Some of the risk factors associated with spinal epidural abscess are diabetes mellitus, alcoholism, immunodeficiency syndrome, IV drug use, and malignancy.6 Since these risk factors are more predominant in the adult population, most cases of epidural abscesses occur in adults. Spinal epidural abscess occurrence in the pediatric population is not only extremely rare, but also the clinical presentation can be very nonspecific. In our patient, he initially complained of right flank pain in the emergency department. Initial concerns included pyelonephritis, urinary tract infection, or nephrolithiasis, although his unremarkable urinalysis made these diagnoses less likely. Because he had leukocytosis and a fever, an infectious etiology was suspected, and the patient was admitted for further evaluation.
Our patient did not have any predisposing risk factors or neurological complaints. However, he did have a history of submental abscess formation 5 months prior. There are laboratory studies that can increase the clinical suspicion for epidural abscess, such as erythrocyte sedimentation rate (ESR) and C-reactive protein (CRP). In a meta-analysis, it was found that ESR was elevated in 94% of patients diagnosed with epidural abscess.7 Although we did not have an ESR available for our patient, his CRP was elevated at 181.2mg/L.
The most common causative agent in epidural abscess is Staphylococcus Aureus. The blood cultures and abscess cultures of our patient were both positive for Methicillin Sensitive Staphylococcus Aureus (MSSA). The goal of management is early decompression of the site of maximal compression to prevent neurologic deficits as well as isolating the causative agent. The decision for medical versus surgical management is somewhat controversial. One study found that more than 40% of patients who were treated medically later required surgical management due to failure of treatment.8 Factors associated with medical treatment failure include: diabetes, CRP greater than 115 mg/L, white blood count (WBC) greater than 12,500/mm,3 and bacteremia. Our patient had an elevated CRP, WBC, as well as bacteremia, which all made medical management unlikely to be successful. Consequently, he underwent drainage of his abscess by interventional radiology, and was started on 4-6 weeks of antibiotic treatment. On his follow-up visits with the infectious disease clinic, he was found to be neurologically intact and clinically improving.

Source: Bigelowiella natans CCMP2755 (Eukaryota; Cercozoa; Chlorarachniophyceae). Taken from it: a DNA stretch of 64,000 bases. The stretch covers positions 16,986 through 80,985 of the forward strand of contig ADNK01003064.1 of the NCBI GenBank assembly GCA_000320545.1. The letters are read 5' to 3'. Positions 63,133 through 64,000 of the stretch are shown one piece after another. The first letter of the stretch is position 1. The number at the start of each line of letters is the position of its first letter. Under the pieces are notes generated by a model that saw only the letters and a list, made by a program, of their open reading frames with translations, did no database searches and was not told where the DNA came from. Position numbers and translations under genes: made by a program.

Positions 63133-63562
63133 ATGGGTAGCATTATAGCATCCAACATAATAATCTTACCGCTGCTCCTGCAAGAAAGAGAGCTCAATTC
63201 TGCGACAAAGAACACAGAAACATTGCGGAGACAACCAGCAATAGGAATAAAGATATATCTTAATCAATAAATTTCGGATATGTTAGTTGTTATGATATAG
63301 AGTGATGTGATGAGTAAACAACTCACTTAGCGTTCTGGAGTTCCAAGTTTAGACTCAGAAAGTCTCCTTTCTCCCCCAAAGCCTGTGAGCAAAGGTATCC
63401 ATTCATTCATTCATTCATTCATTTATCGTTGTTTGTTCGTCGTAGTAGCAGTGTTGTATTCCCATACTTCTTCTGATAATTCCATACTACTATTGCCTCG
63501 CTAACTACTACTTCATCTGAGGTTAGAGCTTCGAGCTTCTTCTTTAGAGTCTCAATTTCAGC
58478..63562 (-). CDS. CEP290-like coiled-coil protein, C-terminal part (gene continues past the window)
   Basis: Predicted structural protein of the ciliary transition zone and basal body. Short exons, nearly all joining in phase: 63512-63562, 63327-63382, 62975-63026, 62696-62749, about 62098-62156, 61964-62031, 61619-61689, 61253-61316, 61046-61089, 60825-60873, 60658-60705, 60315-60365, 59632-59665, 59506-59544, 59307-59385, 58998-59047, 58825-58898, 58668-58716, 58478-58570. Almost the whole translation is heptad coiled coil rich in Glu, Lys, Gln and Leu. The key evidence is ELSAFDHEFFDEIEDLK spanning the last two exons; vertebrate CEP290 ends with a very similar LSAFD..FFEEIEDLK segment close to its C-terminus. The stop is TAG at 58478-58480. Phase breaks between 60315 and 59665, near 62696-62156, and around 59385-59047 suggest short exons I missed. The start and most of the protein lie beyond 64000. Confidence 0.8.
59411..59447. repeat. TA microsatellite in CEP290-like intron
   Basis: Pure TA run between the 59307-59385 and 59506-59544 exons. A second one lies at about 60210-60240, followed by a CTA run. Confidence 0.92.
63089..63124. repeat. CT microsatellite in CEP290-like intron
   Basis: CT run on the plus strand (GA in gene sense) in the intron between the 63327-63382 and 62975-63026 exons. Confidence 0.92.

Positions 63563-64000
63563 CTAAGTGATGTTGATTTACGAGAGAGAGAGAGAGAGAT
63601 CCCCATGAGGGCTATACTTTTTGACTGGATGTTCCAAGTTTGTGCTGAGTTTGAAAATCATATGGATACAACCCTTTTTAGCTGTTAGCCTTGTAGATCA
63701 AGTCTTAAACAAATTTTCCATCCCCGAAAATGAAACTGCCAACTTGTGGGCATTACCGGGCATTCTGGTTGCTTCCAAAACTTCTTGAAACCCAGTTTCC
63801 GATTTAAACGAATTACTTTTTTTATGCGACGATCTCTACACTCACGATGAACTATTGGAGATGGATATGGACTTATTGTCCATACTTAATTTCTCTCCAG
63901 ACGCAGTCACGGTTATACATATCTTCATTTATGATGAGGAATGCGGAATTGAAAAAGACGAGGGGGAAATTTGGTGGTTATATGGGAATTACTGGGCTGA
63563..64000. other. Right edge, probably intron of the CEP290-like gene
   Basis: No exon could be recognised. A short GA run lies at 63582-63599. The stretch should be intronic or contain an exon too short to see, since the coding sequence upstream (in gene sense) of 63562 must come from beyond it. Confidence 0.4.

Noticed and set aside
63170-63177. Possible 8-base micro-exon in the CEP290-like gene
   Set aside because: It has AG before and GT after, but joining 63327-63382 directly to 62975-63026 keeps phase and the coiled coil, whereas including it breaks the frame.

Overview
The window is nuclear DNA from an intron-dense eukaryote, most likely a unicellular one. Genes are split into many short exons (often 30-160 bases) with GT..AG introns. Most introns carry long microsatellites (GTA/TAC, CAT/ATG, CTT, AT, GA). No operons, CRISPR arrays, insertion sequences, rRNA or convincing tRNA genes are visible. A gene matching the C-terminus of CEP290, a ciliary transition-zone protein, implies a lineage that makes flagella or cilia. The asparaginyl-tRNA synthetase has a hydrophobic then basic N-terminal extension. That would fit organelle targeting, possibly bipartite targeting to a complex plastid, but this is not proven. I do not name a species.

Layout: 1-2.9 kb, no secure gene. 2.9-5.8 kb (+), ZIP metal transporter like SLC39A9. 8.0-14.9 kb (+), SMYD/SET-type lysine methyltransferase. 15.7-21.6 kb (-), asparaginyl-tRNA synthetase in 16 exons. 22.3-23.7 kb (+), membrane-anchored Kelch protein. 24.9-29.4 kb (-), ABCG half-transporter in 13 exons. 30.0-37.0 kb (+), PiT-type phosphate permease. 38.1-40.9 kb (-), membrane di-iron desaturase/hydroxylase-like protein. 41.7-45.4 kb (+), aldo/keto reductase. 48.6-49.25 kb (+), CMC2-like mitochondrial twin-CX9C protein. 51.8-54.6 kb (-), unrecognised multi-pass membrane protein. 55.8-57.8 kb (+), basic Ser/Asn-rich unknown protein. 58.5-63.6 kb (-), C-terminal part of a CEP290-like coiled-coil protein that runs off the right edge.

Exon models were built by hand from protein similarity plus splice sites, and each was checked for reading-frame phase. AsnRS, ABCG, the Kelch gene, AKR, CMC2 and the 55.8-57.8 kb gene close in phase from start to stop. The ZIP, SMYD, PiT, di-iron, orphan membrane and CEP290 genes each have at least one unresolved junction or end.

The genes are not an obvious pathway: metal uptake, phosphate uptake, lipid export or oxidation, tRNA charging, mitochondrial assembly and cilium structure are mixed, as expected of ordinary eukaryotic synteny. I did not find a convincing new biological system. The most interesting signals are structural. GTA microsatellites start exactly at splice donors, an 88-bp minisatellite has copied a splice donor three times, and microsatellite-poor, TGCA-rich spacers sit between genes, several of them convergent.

Figure 1. T2 weighted sagittal MRI image with epidural fluid collection from the T3 to T10 level at the dorsal aspect of the spinal canal showing epidural abscess along with moderate compression of the thoracic spinal cord.
Figure 2. T2 weighted axial MRI image at the level of T10 showing the epidural abscess with effacement of cerebrospinal fluid around the spinal cord (A) along with a soft tissue paraspinal muscle abscess measuring 4.5cm x 2cm x 2cm (B).
Figure 3. Paraspinal abscess under ultrasound showing mixed echogenicity within a well-defined abscess capsule.
- Selbest SM, Lavelle JM, Soyupak SK, Markowitz RI. Back pain in children who present to the emergency department. Clin Pediatr (Phila). 1999;38(7):401-406.
- Brooks TM, Friedman LM, Silvis RM, Lerer T, Milewski MD. Back Pain in a Pediatric Emergency Department: Etiology and Evaluation. Pediatr Emerg Care. 2018;34(1):e1-e6. doi:10.1097/PEC.0000000000000798
- Houston R, Gagliardo C, Vassallo S, Wynne PJ, Mazzola CA. Spinal Epidural Abscess in Children: Case Report and Review of the Literature. World Neurosurg. 2019;126:453-460. doi:10.1016/j.wneu.2019.01.294
- Auletta JJ, John CC. Spinal epidural abscesses in children: a 15-year experience and review of the literature. Clin Infect Dis. 2001;32(1):9-16. doi:10.1086/317527
- Davis DP, Wold RM, Patel RJ, et al. The clinical presentation and impact of diagnostic delays on emergency department patients with spinal epidural abscess. J Emerg Med. 2004;26(3):285-291. doi:10.1016/j.jemermed.2003.11.013
- Chao D, Nanda A. Spinal Epidural Abscess: A Diagnostic Challenge. Am Fam Physician. 2002;65(7):1341. Accessed December 19, 2021. www.aafp.org/afpAMERICANFAMILYPHYSICIAN1341
- Reihsaus E, Waldbaur H, Seeling W. Spinal epidural abscess: A meta-analysis of 915 patients. Neurosurg Rev. 2000;23(4):175-204. doi:10.1007/PL00011954
- Patel AR, Alton TB, Bransford RJ, Lee MJ, Bellabarba CB, Chapman JR. Spinal epidural abscesses: risk factors, medical versus surgical management, a retrospective review of 128 cases. Spine J. 2014;14:326-330. doi:10.1016/j.spinee.2013.10.046